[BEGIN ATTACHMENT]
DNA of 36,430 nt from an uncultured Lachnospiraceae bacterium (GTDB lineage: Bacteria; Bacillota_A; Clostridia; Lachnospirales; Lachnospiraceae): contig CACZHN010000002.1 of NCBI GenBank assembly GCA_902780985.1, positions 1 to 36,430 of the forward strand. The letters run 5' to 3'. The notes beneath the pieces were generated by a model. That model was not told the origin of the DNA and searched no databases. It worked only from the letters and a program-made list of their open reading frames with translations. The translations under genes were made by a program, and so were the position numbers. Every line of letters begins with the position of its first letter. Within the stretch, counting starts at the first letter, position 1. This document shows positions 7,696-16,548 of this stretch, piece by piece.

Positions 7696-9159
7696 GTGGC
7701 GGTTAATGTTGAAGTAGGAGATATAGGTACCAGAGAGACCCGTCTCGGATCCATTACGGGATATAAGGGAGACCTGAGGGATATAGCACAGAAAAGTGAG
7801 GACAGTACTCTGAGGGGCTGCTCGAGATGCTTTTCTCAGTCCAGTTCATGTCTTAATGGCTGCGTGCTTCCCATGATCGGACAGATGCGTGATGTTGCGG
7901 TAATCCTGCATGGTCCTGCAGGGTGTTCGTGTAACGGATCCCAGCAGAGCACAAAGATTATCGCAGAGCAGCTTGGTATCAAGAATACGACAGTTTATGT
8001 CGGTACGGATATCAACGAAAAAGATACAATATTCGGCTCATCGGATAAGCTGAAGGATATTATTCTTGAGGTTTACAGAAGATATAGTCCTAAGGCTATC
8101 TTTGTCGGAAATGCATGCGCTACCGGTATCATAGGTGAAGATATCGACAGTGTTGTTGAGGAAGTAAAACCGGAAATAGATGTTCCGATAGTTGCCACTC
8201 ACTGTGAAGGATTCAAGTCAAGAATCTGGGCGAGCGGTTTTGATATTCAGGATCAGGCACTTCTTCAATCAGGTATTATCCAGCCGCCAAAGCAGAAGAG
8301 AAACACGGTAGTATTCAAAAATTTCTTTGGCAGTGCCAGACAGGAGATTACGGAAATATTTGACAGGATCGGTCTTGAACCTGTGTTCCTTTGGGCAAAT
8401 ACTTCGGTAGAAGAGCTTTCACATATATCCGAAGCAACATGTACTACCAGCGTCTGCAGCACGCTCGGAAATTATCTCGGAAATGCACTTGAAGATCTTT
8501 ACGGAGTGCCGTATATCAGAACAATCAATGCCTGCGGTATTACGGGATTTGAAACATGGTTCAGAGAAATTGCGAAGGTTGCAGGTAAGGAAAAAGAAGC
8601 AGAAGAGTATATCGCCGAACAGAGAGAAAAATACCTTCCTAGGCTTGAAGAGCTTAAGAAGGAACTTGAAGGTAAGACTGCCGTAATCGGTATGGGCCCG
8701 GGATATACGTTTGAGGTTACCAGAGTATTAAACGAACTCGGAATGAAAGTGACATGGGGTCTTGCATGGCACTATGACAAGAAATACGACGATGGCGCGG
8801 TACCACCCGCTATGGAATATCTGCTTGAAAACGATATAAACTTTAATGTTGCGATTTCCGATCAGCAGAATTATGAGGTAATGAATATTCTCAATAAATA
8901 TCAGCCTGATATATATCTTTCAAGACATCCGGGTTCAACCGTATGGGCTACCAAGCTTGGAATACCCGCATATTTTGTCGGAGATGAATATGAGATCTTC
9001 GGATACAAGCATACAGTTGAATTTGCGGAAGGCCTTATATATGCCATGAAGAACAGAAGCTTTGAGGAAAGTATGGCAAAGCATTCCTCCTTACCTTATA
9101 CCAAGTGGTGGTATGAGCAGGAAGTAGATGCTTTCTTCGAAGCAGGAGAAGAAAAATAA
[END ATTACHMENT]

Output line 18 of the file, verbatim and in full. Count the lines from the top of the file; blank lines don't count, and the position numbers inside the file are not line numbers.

9101 CCAAGTGGTGGTATGAGCAGGAAGTAGATGCTTTCTTCGAAGCAGGAGAAGAAAAATAA